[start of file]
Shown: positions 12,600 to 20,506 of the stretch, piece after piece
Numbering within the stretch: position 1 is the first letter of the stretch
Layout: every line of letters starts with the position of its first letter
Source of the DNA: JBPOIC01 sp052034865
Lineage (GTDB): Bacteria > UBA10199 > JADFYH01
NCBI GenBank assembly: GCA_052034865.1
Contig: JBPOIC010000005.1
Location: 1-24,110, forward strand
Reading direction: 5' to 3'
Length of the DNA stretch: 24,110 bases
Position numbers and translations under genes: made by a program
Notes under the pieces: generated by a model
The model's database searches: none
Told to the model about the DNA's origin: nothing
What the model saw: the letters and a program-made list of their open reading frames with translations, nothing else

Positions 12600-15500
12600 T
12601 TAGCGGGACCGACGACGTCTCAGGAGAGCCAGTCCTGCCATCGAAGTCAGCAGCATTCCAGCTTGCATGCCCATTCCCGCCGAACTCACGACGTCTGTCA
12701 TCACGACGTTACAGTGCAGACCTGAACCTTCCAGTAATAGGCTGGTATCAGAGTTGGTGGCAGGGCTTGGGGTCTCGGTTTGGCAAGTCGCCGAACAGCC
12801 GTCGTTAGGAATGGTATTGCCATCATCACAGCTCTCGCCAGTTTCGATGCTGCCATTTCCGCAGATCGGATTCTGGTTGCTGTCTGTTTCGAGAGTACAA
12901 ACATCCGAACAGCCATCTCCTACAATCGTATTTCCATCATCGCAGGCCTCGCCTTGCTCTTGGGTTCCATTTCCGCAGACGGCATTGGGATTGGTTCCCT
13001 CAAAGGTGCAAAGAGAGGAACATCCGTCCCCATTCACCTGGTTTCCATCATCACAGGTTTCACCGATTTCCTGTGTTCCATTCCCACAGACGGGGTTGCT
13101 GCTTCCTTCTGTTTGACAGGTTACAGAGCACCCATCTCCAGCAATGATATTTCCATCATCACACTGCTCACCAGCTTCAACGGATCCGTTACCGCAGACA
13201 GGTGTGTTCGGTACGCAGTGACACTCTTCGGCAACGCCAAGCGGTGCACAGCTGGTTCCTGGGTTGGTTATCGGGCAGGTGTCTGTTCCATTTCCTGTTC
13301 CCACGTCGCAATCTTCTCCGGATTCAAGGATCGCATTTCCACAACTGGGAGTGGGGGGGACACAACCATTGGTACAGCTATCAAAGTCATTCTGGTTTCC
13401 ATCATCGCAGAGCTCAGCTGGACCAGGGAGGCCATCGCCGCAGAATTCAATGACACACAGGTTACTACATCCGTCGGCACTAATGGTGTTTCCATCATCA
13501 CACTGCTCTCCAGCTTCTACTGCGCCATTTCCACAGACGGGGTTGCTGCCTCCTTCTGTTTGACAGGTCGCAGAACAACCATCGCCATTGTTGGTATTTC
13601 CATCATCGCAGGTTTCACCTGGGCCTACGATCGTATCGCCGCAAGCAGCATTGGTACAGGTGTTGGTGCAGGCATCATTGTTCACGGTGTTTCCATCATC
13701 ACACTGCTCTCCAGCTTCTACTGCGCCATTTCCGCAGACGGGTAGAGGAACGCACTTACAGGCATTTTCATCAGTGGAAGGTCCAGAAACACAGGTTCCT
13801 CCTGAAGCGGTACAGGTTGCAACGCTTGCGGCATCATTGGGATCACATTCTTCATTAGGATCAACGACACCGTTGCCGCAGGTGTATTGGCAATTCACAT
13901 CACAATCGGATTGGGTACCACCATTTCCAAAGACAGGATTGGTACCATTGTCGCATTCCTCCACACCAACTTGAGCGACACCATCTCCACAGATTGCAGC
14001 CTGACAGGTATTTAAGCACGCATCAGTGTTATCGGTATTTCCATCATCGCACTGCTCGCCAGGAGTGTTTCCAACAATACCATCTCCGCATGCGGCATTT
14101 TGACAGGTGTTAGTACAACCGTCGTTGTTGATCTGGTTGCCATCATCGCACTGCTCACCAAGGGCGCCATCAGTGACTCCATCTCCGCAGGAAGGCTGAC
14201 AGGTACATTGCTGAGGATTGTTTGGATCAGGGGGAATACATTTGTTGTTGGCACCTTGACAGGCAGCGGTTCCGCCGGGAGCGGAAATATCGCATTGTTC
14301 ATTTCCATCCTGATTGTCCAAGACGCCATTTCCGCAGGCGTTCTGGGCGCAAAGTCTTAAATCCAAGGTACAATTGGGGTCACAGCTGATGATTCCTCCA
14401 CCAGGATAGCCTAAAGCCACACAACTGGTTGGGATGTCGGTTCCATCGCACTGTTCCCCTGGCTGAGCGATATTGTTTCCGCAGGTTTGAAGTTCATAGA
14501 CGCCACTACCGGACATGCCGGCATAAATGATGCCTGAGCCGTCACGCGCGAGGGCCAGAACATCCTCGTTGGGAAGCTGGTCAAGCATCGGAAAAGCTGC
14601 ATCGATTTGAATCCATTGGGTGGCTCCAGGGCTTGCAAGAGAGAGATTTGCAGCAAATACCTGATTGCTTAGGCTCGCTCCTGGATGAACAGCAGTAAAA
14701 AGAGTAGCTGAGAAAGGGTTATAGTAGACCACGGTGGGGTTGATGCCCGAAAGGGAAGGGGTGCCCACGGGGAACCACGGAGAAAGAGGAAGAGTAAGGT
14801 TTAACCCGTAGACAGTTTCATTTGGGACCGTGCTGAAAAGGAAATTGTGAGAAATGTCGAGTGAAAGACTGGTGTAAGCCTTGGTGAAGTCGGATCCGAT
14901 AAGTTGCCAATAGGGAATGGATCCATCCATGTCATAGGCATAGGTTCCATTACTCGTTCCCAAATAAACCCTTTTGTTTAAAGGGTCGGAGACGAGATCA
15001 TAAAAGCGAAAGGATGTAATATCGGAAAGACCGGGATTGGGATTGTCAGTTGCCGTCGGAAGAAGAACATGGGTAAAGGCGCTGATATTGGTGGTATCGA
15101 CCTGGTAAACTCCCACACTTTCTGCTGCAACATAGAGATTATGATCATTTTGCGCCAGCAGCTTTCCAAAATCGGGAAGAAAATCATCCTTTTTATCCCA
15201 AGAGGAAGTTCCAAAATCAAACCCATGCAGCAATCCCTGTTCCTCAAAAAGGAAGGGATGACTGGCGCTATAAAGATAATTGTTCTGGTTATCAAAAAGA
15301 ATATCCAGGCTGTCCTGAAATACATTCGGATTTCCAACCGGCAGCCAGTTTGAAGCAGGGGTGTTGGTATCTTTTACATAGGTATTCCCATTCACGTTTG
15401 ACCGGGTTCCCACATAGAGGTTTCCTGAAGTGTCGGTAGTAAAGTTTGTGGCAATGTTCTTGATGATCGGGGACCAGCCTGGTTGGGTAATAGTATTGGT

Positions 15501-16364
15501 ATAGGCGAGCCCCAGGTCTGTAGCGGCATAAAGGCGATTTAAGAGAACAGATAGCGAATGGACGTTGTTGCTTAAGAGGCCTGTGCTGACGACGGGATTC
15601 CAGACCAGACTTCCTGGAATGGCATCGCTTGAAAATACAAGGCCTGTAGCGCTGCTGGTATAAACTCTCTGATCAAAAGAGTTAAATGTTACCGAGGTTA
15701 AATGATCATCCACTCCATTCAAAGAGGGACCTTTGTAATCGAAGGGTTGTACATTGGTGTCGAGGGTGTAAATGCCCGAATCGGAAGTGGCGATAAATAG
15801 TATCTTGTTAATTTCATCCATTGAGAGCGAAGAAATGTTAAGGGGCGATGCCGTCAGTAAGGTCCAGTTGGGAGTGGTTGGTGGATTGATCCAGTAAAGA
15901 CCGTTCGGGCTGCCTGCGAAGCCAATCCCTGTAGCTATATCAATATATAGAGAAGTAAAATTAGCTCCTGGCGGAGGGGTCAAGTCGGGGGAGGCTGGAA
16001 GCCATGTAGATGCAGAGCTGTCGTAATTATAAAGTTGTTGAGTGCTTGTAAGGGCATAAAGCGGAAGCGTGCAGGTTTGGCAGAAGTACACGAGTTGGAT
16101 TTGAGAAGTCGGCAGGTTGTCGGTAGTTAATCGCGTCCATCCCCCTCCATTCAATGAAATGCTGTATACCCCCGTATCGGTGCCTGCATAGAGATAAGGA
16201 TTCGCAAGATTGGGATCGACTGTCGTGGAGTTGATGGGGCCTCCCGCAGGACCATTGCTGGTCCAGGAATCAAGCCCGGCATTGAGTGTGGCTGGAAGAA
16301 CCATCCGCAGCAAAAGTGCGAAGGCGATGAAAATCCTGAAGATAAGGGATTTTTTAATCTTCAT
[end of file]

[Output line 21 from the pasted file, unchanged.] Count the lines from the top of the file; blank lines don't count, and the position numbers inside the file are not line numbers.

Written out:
12901 ACATCCGAACAGCCATCTCCTACAATCGTATTTCCATCATCGCAGGCCTCGCCTTGCTCTTGGGTTCCATTTCCGCAGACGGCATTGGGATTGGTTCCCT